A horse race is a competition between two or more horses that is run over a distance of one mile or more. The first horse to cross the finish line wins the race, and winning times vary based on a variety of factors such as the starting gate position, the track conditions (called “going”), and tactics employed by jockeys and trainers. In the United States, the sport is heavily regulated, but the rules differ widely among the many jurisdictions that host races. The sport has also been plagued by corruption and illegal activities involving drugs and the abuse of horses.
The equine athletes pushed beyond their physical limits to win races are often drugged with cocktails of legal and illegal substances designed to mask injuries and artificially enhance performance. The result is gruesome breakdowns, a form of exercise-induced pulmonary hemorrhage (bleeding from the lungs), and even death. To combat this, most horses are given a diuretic called Lasix, which increases urine output and causes dehydration, but it is not effective in the long term. In addition, a number of the veterinary drugs used in racing have been shown to be potentially dangerous.
In the early days of organized racing, match races dominated, with the winner taking the entire purse (a simple wager). In time, however, second and third prizes came to be offered as well. The agreements for these wagers were recorded by disinterested parties, who became known as keepers of the match books.
Although the earliest racing records were recorded in manuscript, by the middle of the 18th century, books of match results began to be published. One notable work was An Historical List of All the Horse-Matches Run (1729).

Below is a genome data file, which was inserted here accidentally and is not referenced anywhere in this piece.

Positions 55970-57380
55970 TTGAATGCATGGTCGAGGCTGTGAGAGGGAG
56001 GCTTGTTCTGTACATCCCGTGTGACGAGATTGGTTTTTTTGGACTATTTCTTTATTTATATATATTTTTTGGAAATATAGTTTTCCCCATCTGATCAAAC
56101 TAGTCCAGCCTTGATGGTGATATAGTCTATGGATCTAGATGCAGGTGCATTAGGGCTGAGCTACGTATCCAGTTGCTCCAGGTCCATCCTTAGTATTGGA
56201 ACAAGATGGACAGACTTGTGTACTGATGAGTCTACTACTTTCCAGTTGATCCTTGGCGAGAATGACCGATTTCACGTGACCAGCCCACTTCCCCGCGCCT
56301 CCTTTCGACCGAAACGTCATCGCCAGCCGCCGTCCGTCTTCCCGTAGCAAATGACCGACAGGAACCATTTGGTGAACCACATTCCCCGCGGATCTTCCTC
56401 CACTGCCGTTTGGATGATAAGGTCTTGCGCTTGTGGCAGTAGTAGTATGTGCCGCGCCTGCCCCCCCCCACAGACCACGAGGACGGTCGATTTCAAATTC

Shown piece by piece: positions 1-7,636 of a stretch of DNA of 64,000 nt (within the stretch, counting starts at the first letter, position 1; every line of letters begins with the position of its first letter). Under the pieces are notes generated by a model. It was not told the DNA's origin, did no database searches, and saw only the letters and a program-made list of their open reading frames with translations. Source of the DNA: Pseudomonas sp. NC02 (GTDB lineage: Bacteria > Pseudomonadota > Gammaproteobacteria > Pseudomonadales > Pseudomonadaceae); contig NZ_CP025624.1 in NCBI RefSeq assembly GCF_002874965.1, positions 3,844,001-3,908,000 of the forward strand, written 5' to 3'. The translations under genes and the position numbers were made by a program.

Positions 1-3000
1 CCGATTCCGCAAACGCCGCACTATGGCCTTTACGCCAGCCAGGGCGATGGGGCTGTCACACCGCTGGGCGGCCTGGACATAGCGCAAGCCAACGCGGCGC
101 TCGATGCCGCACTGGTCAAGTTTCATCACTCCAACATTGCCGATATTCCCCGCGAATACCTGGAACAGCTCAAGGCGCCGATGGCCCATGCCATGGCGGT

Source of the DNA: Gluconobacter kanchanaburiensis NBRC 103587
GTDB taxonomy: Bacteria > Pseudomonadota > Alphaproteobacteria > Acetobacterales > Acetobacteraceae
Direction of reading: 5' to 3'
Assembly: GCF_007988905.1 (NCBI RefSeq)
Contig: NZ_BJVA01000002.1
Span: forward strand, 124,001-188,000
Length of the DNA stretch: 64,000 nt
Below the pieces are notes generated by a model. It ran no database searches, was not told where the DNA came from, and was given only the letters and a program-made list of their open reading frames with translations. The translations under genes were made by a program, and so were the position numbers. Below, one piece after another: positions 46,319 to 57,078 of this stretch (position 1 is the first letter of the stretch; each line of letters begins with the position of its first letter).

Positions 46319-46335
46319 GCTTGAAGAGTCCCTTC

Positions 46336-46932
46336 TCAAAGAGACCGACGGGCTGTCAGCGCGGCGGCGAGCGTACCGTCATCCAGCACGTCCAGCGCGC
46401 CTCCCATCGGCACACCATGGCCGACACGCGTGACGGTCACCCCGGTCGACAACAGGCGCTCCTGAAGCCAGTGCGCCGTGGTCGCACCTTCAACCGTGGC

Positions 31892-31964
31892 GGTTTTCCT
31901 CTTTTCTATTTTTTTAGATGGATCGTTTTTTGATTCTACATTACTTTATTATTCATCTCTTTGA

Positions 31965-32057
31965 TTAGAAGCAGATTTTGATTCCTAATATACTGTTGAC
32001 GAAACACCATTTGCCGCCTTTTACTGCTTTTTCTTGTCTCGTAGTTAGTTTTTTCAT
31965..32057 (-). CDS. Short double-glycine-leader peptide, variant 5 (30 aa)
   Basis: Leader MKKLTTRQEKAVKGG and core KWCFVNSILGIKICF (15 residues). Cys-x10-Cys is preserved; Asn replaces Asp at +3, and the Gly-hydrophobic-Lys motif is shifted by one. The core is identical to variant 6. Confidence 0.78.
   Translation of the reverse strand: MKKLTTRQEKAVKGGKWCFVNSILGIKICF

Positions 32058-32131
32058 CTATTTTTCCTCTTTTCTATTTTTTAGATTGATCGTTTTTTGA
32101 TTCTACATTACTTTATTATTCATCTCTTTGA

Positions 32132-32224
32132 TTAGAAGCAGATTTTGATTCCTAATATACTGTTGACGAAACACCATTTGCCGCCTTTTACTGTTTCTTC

The American Association of Equine Practitioners (AAEP) has endorsed a resolution condemning unregulated horse racing as it poses serious health and welfare concerns for horses. The practice of racing in places that are not licensed and inspected by state and regulatory authorities is not only illegal, but it may expose the horses to greater risk of injury and infectious disease and allow the use of illegal medications and training techniques.
In the modern era, horse racing is largely a multimillion-dollar industry in which many horses are bred, raised, and trained to compete in races. The equine athletes are subject to a wide array of medical procedures, including bloodwork and x-rays. Injuries are common and can range from minor cuts to fractures, dislocations, and paralysis. The racetrack environment is hazardous to the horses as it presents an array of potential hazards such as sharp turns, slick surfaces, and uneven footing. In addition, the horses are typically pushed to speeds that can cause them severe musculoskeletal problems as well as a variety of behavioral issues.